Expert Explains How Diseases Transmit From One Species To Another

Published on Oct 20, 2022 12:00 AM
Expert Explains How Diseases Transmit From One Species To Another

Starting from COVID-19 to monkeypox, zoonotic viruses pose a constant threat. But how do diseases spread from animals to humans? María José Ruiz-López, a molecular ecologist, has explained this.

HIV, SARS, Ebola, Zika, and SARS-CoV-2 are among the most lethal diseases we face. All of these are caused by viruses that are known to jump from one species to another. Zoonotic diseases are appearing more frequently as evidenced by the growing list of outbreaks. But how do diseases spread from one species to the next? And why doesn't it happen more often?

Ruiz-Lopez, a molecular ecologist at the Do'nana Biological Station in Spain, explains, "First of all, there has to be proximity." She adds, "Then the levels of the virus need to be high enough to be transmitted to the other animal or to the person."

Hence, the virus will require the appropriate tools to hijack host cells and replicate if these conditions are met. According to Ruiz-Lopez, the viral particles must be able to bind to receptors in the next host "like a key to a door."

In addition, the human host must produce enough viral particles to infect another human to complete the leap. Ruiz-Lopez remarks, "It needs to be efficient and highly transmissible to be able to cause a massive outbreak like COVID."

However, the new disease must not be too lethal in humans, or the host will die before they can produce enough virus to spread the disease. The need for all of these factors to come together is why pandemics do not occur more frequently.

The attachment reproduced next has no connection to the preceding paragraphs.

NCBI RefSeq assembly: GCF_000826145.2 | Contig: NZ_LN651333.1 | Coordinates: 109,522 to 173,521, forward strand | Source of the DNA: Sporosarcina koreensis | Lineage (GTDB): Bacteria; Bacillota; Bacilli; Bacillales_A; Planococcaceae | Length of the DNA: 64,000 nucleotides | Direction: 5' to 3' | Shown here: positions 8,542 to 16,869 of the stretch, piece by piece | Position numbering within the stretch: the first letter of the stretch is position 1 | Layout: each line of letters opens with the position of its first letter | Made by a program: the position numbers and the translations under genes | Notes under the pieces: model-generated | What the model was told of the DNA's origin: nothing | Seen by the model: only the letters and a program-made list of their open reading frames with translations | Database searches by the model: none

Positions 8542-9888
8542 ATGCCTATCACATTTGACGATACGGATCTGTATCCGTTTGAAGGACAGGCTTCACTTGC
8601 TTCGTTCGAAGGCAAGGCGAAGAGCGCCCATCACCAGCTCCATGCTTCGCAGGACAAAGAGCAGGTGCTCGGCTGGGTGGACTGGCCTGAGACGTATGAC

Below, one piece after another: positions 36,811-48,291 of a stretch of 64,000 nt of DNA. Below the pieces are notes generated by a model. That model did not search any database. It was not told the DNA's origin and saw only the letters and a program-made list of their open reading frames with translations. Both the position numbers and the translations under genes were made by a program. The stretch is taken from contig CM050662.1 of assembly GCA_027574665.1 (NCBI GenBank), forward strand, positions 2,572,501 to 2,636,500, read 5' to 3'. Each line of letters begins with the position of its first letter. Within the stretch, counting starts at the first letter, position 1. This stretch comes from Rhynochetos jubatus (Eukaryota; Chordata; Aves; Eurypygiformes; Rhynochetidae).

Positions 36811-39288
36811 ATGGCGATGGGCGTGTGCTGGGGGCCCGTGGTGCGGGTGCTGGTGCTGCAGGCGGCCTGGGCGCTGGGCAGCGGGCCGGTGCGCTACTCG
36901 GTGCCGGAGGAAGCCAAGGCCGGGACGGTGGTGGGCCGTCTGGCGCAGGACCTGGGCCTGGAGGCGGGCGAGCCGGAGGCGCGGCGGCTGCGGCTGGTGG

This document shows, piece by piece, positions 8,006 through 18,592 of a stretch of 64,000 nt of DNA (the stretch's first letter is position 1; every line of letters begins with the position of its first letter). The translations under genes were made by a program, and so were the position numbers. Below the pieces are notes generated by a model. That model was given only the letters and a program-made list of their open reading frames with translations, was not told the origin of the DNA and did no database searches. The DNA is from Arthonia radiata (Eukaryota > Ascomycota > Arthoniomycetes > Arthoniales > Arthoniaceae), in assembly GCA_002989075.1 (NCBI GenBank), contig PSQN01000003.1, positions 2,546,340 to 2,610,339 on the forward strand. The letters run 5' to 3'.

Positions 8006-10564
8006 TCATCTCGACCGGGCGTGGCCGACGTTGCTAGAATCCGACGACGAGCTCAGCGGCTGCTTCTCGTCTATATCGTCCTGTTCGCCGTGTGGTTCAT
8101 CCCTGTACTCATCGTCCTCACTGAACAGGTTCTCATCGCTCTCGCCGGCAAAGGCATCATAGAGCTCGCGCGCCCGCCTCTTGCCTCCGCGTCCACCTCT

The Spread of New Diseases and Globalization

Ruiz-Lopez says, "Jumps of viruses from one species to another are not that rare." She further explains, "But they need to fulfill certain conditions that let them replicate and live and transmit in the new host species. And that is the difficult part."

However, human factors are increasing the risk of future zoonotic outbreaks. The risks of zoonoses spreading into human populations are increasing due to global supply chains, habitat fragmentation, forest degradation, land use changes, and climate change.

Ruiz-Lopez researched the West Nile virus, which has spread across much of Europe in recent years, as part of the TransWNV project supported by the Marie Sklodowska-Curie Actions program. This pathogen is naturally present in birds but can spread to other animals through mosquito bites, such as horses. She discovered that quail and European turtle doves were asymptomatic carriers of the disease, whereas sparrows were more likely to succumb to it.

This research assists in the detection of future outbreaks. She remarks, "If you know the ecology of the virus that is being transmitted, you can actually act to prevent the next pandemic." The goal of TransWNV was to understand the environmental factors that drive West Nile virus transmission to predict where it might spread next.

Ruiz-Lopez adds that another human-specific factor contributing to the spread of zoonoses, which may be difficult to control, is how much we like to travel. "We move a lot," says Ruiz-Lopez . "We really move a lot."